A finite group $B$ is said to be a B-*group* if every primitive permutation group having a regular (transitive) subgroup isomorphic to B is $2$-transitive.

Schur proved that a cyclic group of composite order is a B-group. Wielandt showed that no group of the form $B_1 \times \cdots \times B_d$ with $|B_1| = \ldots = |B_d| \ge 3$ and $d \ge 2$ is a B-group. (See Theorems 25.3 and 25.7 in Wielandt, *Finite permutation groups*.)

Exercise 3.5.6 in Dixon and Mortimer *Permutation groups* asks for a proof that no elementary abelian $p$-group is a B-group. However this is false: the permutation groups of degree $4$ containing $C_2 \times C_2$ as a regular subgroup are $\langle (12)(34), (13)(24)\rangle$ and $\mathrm{Dih}(4)$ (both imprimitive) and $A_4$, $S_4$ (both $2$-transitive). My question is:

For which $d \in \mathbb{N}$ is the elementary abelian group $C_2^d$ a B-group?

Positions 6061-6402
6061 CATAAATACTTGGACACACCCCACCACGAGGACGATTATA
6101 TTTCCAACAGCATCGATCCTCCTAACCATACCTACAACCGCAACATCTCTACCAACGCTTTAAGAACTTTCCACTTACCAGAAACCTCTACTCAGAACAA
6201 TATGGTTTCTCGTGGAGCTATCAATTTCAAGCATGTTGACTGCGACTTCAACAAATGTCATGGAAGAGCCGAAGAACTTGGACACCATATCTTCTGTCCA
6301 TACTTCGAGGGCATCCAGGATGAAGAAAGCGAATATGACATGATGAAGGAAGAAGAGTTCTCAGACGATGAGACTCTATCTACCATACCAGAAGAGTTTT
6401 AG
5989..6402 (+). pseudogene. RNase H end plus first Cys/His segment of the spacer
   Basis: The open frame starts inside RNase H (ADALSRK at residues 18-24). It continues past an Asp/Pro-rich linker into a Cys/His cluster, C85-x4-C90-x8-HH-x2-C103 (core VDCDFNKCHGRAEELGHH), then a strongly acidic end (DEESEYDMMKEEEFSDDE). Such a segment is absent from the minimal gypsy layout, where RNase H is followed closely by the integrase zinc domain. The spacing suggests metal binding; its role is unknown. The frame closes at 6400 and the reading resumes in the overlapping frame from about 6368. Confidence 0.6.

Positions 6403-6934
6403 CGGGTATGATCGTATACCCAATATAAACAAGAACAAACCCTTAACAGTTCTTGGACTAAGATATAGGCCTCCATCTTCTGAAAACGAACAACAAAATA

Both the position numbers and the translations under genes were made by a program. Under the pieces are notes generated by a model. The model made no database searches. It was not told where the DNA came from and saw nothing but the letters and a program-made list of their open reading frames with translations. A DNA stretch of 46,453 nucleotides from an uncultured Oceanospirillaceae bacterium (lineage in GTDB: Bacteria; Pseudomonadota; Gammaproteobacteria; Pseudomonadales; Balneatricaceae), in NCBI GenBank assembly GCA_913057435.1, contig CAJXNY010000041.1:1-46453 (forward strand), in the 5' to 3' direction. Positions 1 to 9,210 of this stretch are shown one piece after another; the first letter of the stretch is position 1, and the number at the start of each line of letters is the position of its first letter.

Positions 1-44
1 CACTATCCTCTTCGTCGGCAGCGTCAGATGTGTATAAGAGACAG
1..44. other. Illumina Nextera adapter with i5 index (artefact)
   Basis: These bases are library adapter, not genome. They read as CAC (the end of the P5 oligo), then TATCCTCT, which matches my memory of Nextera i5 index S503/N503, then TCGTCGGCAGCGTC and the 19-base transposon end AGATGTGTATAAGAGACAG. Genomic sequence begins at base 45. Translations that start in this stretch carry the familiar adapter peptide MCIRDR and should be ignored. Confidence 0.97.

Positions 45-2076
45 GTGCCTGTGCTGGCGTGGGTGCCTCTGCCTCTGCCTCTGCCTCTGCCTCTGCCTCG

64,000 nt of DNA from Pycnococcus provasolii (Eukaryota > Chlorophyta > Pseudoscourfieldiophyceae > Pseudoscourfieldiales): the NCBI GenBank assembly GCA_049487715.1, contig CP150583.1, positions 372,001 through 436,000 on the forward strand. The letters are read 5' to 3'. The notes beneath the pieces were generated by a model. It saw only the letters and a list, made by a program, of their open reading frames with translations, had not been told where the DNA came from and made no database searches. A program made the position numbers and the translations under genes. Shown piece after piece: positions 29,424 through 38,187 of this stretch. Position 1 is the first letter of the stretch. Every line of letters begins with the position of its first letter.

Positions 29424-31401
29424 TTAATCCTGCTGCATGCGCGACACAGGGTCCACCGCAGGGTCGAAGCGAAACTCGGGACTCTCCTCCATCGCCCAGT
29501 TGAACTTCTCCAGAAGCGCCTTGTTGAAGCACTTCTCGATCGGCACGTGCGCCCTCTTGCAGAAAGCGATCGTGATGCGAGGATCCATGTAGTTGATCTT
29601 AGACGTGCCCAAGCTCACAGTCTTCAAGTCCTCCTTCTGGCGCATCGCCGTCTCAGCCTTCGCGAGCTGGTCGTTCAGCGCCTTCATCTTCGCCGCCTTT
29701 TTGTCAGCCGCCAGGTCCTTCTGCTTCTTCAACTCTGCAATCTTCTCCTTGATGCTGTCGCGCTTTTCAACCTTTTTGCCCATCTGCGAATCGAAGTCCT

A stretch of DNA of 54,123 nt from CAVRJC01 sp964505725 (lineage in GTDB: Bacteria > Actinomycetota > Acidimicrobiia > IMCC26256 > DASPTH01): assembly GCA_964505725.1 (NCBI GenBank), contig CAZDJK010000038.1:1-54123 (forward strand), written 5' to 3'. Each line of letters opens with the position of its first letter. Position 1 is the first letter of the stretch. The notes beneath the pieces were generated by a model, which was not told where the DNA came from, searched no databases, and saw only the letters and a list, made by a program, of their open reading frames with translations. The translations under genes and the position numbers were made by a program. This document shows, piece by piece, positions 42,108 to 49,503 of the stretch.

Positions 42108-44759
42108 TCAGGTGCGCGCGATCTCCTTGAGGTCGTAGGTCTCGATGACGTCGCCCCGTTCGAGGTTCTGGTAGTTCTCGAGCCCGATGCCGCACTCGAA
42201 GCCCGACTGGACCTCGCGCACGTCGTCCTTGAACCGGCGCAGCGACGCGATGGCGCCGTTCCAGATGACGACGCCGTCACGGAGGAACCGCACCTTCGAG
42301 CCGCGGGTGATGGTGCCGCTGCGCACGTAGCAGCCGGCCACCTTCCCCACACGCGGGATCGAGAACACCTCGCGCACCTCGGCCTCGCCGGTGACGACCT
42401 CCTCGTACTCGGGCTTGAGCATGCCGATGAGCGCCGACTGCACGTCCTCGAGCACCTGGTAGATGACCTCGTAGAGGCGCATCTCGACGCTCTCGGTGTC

Necessary conditions for a primitive permutation groups to have a regular subgroup are given in Corollary 3 of Liebeck, Praeger, Saxl, *Transitive Subgroups of Primitive Permutation Groups*, J. Alg **234**, 291–361 (2000). The main theorem of Li, The finite primitive permutation groups containing an abelian regular subgroup, Proc. London Math. Soc. **87**, 725–747 (2003), gives a sharper result. It seems non-trivial to use either of these papers to answer the question, but I'd welcome a correction.

If $H \le \mathrm{GL}(\mathbb{F}_2^d)$ then the subgroup $\mathbb{F}_2^d \rtimes H$ of the affine general linear group $\mathrm{AGL}(\mathbb{F}_2^d)$ is primitive if and only if $H$ is irreducible. So if there exists an irreducible $H$ acting intransitively on $\mathbb{F}_2^d \backslash \{0\}$, then $C_2^d$ is not a B-group. Such groups exist whenever $d$ is composite, but not always when $d$ is prime. For example, the three irreducible subgroups of $\mathrm{GL}(\mathbb{F}_2^3)$ all contain a Singer element of order $7$, so give $2$-transitive subgroups of $\mathrm{AGL}(\mathbb{F}_2^3)$. (The only other primitive permutation groups of degree $8$ containing a subgroup isomorphic to $C_2 \times C_2 \times C_2$ are $A_8$ and $S_8$, so it follows that $C_2 \times C_2 \times C_2$ is a B-group.) This motivates my second question:

For which primes $p$ is there an irreducible subgroup $H$ of $\mathrm{GL}(\mathbb{F}_2^p)$ such that $H$ acts intransitively on $\mathbb{F}_2^p \backslash \{0\}$?